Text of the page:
During endochondral bone development in mammals, hypertrophic chondrocytes do express low levels of many osteoblast-associated genes (e.g. Runx2 and Spp1) and produce a calcified matrix (Dy et al., 2012). By contrast, zebrafish developmental chondrocytes largely fail to calcify. Although the calcification of mammalian hypertrophic chondrocytes appears reminiscent of what we observe during zebrafish jawbone regeneration, there are important differences. Repair chondrocytes in fish express runx2b and col1a1a earlier than col10a1 and at levels comparable to those seen in directly differentiating osteoblasts, as opposed to the weaker and later expression of osteoblast markers only in Col10a1+ hypertrophic chondrocytes of mammals (Dy et al., 2012). Repair chondrocytes, but not developmental chondrocytes, in the zebrafish jaw also express the later osteoblast markers spp1 and bglap. Interestingly, Bglap is also expressed in chondrocytes during mammalian fracture repair (Scammell and Roach, 1996; Bahney et al., 2014), suggesting that chondrocytes during mammalian bone repair might also have increased osteoblast characteristics compared with their developmental counterparts. Of note, what we observe during jawbone regeneration differs to some extent from the reported transdifferentiation of hypertrophic chondrocytes into osteocytes during mammalian endochondral development (Shimomura et al., 1975; Mayne et al., 1976; von der Mark and von der Mark, 1977; Yang et al., 2014; Zhou et al., 2014). Although hypertrophic chondrocytes appear to shut down their chondrocyte expression program and then only later upregulate an osteoblast program in the growth plate, zebrafish repair chondrocytes co-express chondrocyte and osteoblast genes at initial stages.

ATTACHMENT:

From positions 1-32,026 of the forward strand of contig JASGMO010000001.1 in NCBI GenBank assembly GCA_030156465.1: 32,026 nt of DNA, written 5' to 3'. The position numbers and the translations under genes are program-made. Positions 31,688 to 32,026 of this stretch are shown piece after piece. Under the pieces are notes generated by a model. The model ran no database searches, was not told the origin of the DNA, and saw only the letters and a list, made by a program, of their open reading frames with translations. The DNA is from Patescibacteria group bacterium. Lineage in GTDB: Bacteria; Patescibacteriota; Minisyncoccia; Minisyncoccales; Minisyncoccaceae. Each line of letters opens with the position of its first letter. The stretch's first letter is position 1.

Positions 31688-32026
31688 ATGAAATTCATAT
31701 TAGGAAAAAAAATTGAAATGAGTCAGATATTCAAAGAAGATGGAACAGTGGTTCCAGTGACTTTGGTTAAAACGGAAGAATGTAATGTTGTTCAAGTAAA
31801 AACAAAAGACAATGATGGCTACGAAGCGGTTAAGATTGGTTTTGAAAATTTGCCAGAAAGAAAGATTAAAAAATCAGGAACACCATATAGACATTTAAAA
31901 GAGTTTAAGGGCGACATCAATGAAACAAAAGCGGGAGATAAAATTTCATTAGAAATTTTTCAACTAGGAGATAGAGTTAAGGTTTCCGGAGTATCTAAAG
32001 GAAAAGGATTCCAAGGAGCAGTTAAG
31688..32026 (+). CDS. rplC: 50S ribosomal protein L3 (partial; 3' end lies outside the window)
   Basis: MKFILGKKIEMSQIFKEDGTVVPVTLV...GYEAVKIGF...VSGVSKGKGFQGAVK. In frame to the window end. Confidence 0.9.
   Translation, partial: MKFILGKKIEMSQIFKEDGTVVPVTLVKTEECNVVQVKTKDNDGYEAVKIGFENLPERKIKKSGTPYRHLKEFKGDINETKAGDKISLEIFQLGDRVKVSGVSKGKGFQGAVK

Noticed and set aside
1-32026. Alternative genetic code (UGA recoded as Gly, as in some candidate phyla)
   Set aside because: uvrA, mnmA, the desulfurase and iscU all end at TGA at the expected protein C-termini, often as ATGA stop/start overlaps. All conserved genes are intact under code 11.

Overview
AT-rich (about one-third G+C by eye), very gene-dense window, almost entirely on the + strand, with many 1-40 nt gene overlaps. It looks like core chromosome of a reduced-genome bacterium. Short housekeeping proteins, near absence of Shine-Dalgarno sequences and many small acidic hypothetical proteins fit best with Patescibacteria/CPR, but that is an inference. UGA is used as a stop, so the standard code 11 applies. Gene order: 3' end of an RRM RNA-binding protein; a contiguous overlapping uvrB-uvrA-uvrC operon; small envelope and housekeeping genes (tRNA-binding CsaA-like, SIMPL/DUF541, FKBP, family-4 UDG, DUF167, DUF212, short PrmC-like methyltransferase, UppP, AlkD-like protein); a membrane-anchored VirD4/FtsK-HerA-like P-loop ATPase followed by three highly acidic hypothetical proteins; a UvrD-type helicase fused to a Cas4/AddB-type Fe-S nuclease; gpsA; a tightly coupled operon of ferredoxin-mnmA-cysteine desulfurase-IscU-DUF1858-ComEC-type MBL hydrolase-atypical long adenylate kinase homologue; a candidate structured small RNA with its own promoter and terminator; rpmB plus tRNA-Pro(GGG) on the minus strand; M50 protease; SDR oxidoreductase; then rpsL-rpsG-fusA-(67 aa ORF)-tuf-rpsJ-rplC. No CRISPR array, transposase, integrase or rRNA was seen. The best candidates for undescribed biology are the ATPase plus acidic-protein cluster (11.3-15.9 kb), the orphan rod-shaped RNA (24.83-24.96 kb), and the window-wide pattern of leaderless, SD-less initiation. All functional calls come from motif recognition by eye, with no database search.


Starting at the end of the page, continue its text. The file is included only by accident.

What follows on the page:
While cells co-expressing high levels of chondrocyte and osteoblast genes are most prominent during adult repair, these cells bear a striking resemblance to those described for ‘chondroid bone’. This tissue has a long history in the literature, being described as a rare type of avascular bone thought to arise directly from the mineralization of cartilage (Beresford, 1981; Goret-Nicaise, 1984; Huysseune and Verraes, 1986). During mammalian development, chondroid bone contributes to the baculum and mandibular condyle (Beresford, 1975; Beresford and Burkart, 1977; Mizoguchi et al., 1993; Herdina et al., 2010), and there are numerous histological studies implicating chondroid bone in fracture repair (Pritchard and Ruzicka, 1950; Neufeld, 1985; Yasui et al., 1997), including a study on jawbone fracture repair in goldfish (Moss, 1962). As with the repair chondrocytes we describe for zebrafish jawbone regeneration, immunohistochemistry of chondroid bone has revealed colocalization of type I and II collagen and BGLAP protein, with chondrocyte-like cells embedded in mature bone (Scammell and Roach, 1996). Our data extend these findings to show that the same repair cells can produce all these proteins, and that chondroid bone is abundantly produced from the periosteum during large-scale bone regeneration.